Get Inspired: Writing Contest Entry

Hey guys! I am back for good, after a brief hiatus.

First of all, that short break did me a lot of good. Not only was I able to come up with a bunch of amazing ideas for blog posts, but I was also able to focus on my entry for the writing contest and come up with something I am very proud of!

Speaking of the writing contest, I would like to thank Bryan Hutchinson from PositiveWriter for this great opportunity. It’s such a good way to get people involved and give them a platform to share their work. Also, it is incredibly generous of him to hand out such fantastic prizes. He’s a great guy. You should totally check out his blog by clicking here.

Just so that we’re clear, I am participating in the ‘You Deserve To Be Inspired’ writing contest, organised by Bryan Hutchinson from

Here’s my entry 🙂

 Positive Writer Writing Contest Entry

The greatest tragedy mankind has ever known, affects artists of every kind. It’s when guitarists don’t have a tune to strum. It’s when chefs don’t have a dish to cook. It’s when writers don’t have an idea to put on paper.

It’s a lack of inspiration.

Maybe, just maybe, I can help with that.

Five years ago, in June of 2012, my world changed when I moved from Sydney, Australia to Pune, India.

Suddenly, where there used to be Darling Harbour, there was a pani-puri stall. Where there used to be Coles and Woolworths, there was now a delivery guy bringing us milk at seven in the morning. Where ‘The Daily Telegraph’ used to be in our mailbox every day, there was now ‘The Times of India’ lying on our doormat at 6:30 am.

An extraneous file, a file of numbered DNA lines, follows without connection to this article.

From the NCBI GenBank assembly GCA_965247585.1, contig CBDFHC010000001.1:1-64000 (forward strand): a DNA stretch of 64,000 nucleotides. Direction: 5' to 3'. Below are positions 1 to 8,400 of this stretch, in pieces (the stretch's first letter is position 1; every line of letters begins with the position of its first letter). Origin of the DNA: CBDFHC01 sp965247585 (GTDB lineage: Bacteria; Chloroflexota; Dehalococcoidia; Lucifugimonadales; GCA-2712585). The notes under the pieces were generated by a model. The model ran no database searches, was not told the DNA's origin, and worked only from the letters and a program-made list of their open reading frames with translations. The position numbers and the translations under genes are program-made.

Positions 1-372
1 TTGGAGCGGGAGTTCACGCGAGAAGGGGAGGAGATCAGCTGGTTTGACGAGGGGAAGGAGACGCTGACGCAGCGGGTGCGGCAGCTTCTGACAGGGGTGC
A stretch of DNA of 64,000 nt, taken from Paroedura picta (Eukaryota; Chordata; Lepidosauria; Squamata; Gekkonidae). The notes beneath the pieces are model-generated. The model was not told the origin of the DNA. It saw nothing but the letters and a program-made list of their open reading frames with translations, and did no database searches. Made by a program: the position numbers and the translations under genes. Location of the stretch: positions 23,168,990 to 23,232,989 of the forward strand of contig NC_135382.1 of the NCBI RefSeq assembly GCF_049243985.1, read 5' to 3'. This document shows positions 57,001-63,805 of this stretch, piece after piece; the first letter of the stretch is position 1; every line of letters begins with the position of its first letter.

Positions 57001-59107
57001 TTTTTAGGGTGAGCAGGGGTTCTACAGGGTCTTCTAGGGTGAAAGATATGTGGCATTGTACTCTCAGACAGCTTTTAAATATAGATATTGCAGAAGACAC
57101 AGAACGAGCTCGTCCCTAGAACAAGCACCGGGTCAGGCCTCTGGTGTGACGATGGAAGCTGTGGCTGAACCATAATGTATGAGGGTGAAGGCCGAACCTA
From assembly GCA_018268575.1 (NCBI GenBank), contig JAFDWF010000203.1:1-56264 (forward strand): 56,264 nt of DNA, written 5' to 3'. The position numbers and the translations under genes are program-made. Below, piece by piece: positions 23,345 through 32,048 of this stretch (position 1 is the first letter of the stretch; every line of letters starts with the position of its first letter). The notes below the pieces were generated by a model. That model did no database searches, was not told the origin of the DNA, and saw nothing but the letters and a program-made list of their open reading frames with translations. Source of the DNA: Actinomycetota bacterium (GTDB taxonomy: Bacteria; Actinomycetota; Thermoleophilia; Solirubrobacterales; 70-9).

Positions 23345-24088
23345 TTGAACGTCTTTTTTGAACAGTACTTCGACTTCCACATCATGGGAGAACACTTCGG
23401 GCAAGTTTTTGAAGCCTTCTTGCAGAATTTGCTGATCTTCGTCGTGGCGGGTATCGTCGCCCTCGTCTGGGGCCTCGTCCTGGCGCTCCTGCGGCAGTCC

It was like somebody switched stations on the radio without a warning. I went from Selena Gomez to Mikka Singh in a heartbeat.

Let’s continue.

My society is a small one. Three buildings overlooking a central field, with the works, swimming pool, tennis court, basketball court and whole bunch of other cool stuff.

The real charm, was in the people. Mostly, in the kids. Every evening, a bunch of kids would gather in the ground to play football. I watched them from my balcony, everyone from 3rd graders to 12th graders, laughing, teasing, having fun. Saturday mornings, they would go swimming. They were always at each other’s house, the whole gang. It was wonderful.

For them, not for me.

They were so tight-knit, like a real family.

And I was scared. Really, crazy scared.

For starters, we didn’t have anything like this in Sydney. No one came to play outdoors. None of the kids walked into their friends’ house anytime, not without the moms arranging a suitable time and place at least a week before the ‘playdate’. Nobody even lived in societies.

Then there was my history with friends. Australia was amazing, but it offered me little in terms of friendship. There was the bullying. I reported it before it got too out of hand, but it’s not something you can just forget. Even without the bullying, I had always felt like a tag-along in our group.

Time passed, things changed. I went down every day, learning the rules of football and the technicalities of badminton. I was new, and you could tell, but I was making progress.

But if it was that easy, it wouldn’t have been real.

This is where the problem arose. You know the nasty girl in every story, who hates everyone for no reason and makes it her life’s mission to be pretentiously sweet, but super bitter in reality? Well, the one in my tale came with a side order of extra-mega-nasty. One fine day, she yelled at me for no reason, in front of everyone, for something I didn’t even do. She lost her marbles, and never really got them back. It was hard, and humiliating, and she didn’t stop. I think she knew how horrible she was being to me.